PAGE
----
A look at the “black Gold of Crete”: our Carob Tree
Carobs have been a favorite food of Cretans for many years. But where are the Carob Trees in Crete and how productive are they? Why is carob “the Black Gold of Crete”?
Carob Tree is one of the most common trees in Crete. It is planted everywhere, even on sidewalks in cities, because it has dense shade and requires zero care. The Strong locust trees (or ‘Xylokeraties’ in Greek) thrive in arid and rocky areas and they are quite far from each other. We will find Carob in all the Prefectures of Crete, on mountain slopes, in ravines, among the olive trees. Many years ago, the arid parts of Crete were ideal areas for the cultivation of locusts for the production of animal feed, and so today it is an important part of the island’s identity. Statistical research has shown that of the approximately 15,000 tons of locusts in our country, 80% is produced in Crete and is distributed approximately equally in the four prefectures. Carob is a long-life tree and it is an ideal crop alternative to global climate change.
In Crete there is the natural forest with Carobs, the Carob Forest, in the Prefecture of Heraklion. Specifically, the Carob Forest of the ‘Three Churches’ is located 64 km south of Heraklion, west of the settlement and the beach of the Three Churches. The slopes of the Asterousia Mountains (which end at the beach) are overgrown with large locust trees, which form an extensive sparse forest. This Carob Forest is characterized as one of the largest natural locust forests in Europe, it is the only one in the Mediterranean, while the region is considered as one of the most isolated in Europe.
We have indications that there were locusts in Crete of the Late Minoan Age (1560 – 1050 BC), as carob charcoals of this period have been found. It is known that carobs were eaten during the Turkish Occupation but also in other difficult times such as the World Wars. During the Occupation, Crete was a major exporter of locusts, mainly to Northern Greece. A significant part of the cargo that arrived in Thessaloniki was intended for the production of Carob Syrup, which was channeled to the production of halva. In the past, Cretans ate carobs as a dessert, while carob fruit is a healthy substitute for chocolate even today. In addition, locusts are used in the preparation of alcoholic beverages, but also as animal feed. Due to the multi-layered use of the locust bean but also because it has a dark brown-black color, it has been named the ‘Black Gold’ of Crete. Our grandparents remember how many products of high nutritional value were made from locusts.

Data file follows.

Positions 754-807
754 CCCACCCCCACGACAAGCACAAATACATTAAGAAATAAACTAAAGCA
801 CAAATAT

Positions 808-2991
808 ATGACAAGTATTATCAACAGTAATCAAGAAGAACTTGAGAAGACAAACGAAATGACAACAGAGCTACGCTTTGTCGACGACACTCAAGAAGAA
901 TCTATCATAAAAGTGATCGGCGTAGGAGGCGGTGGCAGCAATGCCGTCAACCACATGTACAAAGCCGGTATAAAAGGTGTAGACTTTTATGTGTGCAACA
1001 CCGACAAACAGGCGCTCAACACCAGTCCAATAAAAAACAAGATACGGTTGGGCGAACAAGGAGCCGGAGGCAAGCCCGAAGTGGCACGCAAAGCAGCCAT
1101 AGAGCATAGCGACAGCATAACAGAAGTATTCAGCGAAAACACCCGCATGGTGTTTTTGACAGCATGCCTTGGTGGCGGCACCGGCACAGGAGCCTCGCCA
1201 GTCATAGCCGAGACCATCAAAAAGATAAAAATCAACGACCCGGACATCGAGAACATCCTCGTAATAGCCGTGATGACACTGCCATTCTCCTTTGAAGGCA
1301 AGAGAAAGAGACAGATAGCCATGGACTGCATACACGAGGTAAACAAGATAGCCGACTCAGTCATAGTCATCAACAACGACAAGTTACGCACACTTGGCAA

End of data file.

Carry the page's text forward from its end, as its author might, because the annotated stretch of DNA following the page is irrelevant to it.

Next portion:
The harvesting of locusts (‘trigos’ in Greek) takes place in late summer to early autumn. It basically lasts two to four weeks, depending of course on the weather. In previous years in Crete, during the harvest period of any fruit, farmers followed approximately the same procedure. So even at the carob harvest, the farmers lived in the fields with their families and in the evening they might celebrate the harvest with song and dance. The locusts were collected from the tree by sticking with reeds. This method of harvest survives even today. At the end of the harvest, the fruit was transported by port animals (mules and donkeys) to traders and locust mills, for sale and processing.